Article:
Mettenheimer and another v Zonquasdrif Vineyards CC and others
 1 All SA 645 (SCA)
SUPREME COURT OF APPEAL
19 November 2013
FDJ BRAND, XM PETSE, R PILLAY, LV THERON JJA and PA MEYER AJA
. Editor's Summary . Cases Referred to . Judgment .
Intellectual property Trade marks Trade mark infringement Trade Marks Act 194 of 1993 Section 34(1)(b)
Whether similar mark, used in the course of trade with reference to wine grapes infringed trade mark registered in
respect of wine Whether goods so similar as to give rise to the likelihood of deception or confusion as contemplated in
section 34(1)(b) of the Trade Marks Act Court finding no likelihood of confusion, and therefore no infringement.
The first appellant was the registered owner of a trademark in respect of alcoholic beverages, and a shareholder in
the second appellant. The first respondent (referred to in the judgment as "the respondent") was a close
corporation conducting its farming business on a farm situated about one kilometre from the second appellant's
farm where it grew wine grapes which it sold under its registered name.
The appellants brought an application against the respondent in the High Court, seeking an interdict in terms of
section 34(1)(b) of the Trade Marks Act 194 of 1993, preventing the respondent from infringing its trade mark by,
inter alia, selling wine grapes under that name. They also sought an order declaring that the respondent's
registered name was calculated to cause damage to the appellants and ordering the respondent, to change its
name in terms of section 20(2)(b) of the Close Corporations Act 69 of 1984.
In response, the respondent brought a counterapplication for the removal of the appellants' trade mark from the
register on the basis that it exclusively served to designate the geographical area of the goods as envisaged by
section 10(2)(b) of the Trade Marks Act.
Finding the main application wanting on the merits, the High Court refused the relief sought, and dismissed the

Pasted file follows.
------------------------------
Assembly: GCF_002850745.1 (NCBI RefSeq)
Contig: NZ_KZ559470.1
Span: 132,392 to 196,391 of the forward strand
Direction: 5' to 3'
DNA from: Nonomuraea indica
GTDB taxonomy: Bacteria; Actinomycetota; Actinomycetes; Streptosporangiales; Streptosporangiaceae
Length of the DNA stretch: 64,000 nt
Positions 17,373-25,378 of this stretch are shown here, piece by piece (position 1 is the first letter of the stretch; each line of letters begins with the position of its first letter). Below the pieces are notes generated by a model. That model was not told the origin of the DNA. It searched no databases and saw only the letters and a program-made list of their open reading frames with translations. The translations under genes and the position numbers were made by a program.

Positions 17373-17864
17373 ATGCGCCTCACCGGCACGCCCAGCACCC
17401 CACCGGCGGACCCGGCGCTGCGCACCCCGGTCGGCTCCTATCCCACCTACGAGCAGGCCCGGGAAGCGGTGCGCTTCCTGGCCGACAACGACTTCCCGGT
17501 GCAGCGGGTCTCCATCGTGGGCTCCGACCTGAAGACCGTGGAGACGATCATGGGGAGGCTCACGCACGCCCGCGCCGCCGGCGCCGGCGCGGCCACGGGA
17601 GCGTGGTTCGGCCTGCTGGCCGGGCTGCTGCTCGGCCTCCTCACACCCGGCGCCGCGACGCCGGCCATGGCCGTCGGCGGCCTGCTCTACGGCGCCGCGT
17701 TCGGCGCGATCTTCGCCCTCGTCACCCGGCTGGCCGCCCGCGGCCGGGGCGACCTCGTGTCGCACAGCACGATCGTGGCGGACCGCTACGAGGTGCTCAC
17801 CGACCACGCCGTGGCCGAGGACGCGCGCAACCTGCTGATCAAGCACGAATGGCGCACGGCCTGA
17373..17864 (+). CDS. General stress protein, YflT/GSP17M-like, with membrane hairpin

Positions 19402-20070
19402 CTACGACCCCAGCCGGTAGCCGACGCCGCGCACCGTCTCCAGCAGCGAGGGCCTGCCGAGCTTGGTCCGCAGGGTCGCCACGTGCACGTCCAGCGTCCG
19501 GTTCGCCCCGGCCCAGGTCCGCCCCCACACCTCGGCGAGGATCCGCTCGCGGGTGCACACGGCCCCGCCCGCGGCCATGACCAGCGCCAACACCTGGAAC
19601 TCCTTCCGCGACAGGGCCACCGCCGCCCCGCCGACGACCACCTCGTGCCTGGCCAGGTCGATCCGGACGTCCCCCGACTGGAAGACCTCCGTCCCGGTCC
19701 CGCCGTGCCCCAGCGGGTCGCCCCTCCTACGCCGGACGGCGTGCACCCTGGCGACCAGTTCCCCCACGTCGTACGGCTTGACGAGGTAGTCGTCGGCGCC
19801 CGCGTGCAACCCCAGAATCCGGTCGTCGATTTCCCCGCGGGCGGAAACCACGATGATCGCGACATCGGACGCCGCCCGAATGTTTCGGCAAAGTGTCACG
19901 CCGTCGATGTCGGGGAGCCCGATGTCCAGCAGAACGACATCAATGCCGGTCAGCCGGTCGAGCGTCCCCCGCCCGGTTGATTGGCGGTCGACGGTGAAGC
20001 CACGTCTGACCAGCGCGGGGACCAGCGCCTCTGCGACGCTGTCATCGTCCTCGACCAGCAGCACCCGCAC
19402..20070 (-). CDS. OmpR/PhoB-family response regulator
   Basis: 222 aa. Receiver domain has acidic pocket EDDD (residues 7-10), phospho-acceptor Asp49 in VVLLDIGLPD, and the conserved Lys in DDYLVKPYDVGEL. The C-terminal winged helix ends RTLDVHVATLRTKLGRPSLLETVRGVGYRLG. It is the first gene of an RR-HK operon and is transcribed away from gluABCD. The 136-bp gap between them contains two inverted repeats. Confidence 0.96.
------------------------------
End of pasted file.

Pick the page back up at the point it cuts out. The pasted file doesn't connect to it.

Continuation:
counterapplication. That led to the present appeal.
Held The interdict application was based squarely on section 34(1)(b) of the Trade Marks Act. The section provides
that the rights acquired by registration of a trade mark shall be infringed by the unauthorised use of a mark which is
identical or similar to the trade mark registered, in the course of trade in relation to goods or services which are so
similar to the goods or services in respect of which the trade mark is registered, that in such use there exists the
likelihood of deception or confusion. The respondent clearly used its impugned mark in the course of trade and it
was not suggested that it had been authorised by the appellants to do so. That limited the enquiry to the issue of
confusing similarity. Section 34(1)(b) contemplates two elements, namely, a mark identical or similar
Page 646 of 645 (SCA)
to the trade mark used in relation, to goods which are so similar to those in the class for which it had been
registered, that it gives rise to a likelihood of deception or confusion.
A comparison of the two marks satisfied the Court that they were virtually identical. Therefore, the similarity of the
goods had to be examined. It had to be determined whether, having regard to the sameness of the two marks, the
similarity between the goods in respect of which the appellants' mark was registered (wine) and the goods in which
respondent traded (wine grapes) was such that confusion or deception was the probable result. Relevant
considerations include the uses of the respective goods; the users of the respective goods; the physical nature of
the goods; and the respective trade channels through which the goods reach the market.
A trade mark serves as a badge of origin, in the sense that it identifies and guarantees the trade origin of the
goods to which it applies. In the wine industry, a trade mark in respect of wine serves to guarantee the origin of
the wine only. The badge of origin in respect of the grapes from which that wine is made is provided by the wine of
origin scheme which is governed by regulations promulgated in terms of section 14 of the Liquor Products Act 60 of
1989. There was thus no substance in the appellants' contention that they had established a likelihood of confusion
with regard to the origin of their wine and the respondent's grapes.
The appeal was dismissed with costs.
For Intellectual property see:
LAWSA Second Edition Replacement Volume Vol 29
Burrell TD Burrells South African Patent and Design Law (3ed) Durban LexisNexis 1999